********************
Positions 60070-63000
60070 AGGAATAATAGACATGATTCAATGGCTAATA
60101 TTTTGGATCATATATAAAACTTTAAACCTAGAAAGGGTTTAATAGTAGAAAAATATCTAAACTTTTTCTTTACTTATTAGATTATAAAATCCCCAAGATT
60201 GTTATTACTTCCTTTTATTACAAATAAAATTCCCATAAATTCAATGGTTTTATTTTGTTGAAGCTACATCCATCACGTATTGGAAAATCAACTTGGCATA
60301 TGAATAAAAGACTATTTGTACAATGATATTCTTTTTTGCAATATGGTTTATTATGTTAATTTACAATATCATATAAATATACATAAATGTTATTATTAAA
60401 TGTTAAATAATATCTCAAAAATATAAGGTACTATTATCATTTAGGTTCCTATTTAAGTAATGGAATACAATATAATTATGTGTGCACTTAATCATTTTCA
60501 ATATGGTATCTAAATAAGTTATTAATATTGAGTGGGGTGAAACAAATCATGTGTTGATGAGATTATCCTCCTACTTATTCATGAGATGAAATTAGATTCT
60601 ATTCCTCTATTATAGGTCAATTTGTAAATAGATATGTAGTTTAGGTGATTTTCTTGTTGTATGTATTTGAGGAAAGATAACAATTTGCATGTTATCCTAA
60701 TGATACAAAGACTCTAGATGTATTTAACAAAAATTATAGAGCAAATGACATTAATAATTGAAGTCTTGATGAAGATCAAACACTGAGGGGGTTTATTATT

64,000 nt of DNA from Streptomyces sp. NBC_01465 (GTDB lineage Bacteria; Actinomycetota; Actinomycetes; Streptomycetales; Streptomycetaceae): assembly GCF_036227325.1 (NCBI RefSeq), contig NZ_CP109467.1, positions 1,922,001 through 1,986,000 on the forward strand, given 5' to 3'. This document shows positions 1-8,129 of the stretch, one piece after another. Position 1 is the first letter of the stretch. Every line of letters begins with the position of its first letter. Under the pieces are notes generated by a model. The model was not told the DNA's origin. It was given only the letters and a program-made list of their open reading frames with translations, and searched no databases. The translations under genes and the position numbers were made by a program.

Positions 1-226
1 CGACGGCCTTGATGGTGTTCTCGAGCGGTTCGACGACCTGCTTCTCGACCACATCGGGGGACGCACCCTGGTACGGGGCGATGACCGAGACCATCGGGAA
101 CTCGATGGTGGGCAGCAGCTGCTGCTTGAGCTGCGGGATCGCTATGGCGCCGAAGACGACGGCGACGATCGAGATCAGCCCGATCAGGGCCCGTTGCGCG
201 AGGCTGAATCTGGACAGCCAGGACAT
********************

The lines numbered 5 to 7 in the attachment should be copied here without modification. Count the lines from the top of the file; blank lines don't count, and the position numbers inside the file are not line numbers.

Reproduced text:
60301 TGAATAAAAGACTATTTGTACAATGATATTCTTTTTTGCAATATGGTTTATTATGTTAATTTACAATATCATATAAATATACATAAATGTTATTATTAAA
60401 TGTTAAATAATATCTCAAAAATATAAGGTACTATTATCATTTAGGTTCCTATTTAAGTAATGGAATACAATATAATTATGTGTGCACTTAATCATTTTCA
60501 ATATGGTATCTAAATAAGTTATTAATATTGAGTGGGGTGAAACAAATCATGTGTTGATGAGATTATCCTCCTACTTATTCATGAGATGAAATTAGATTCT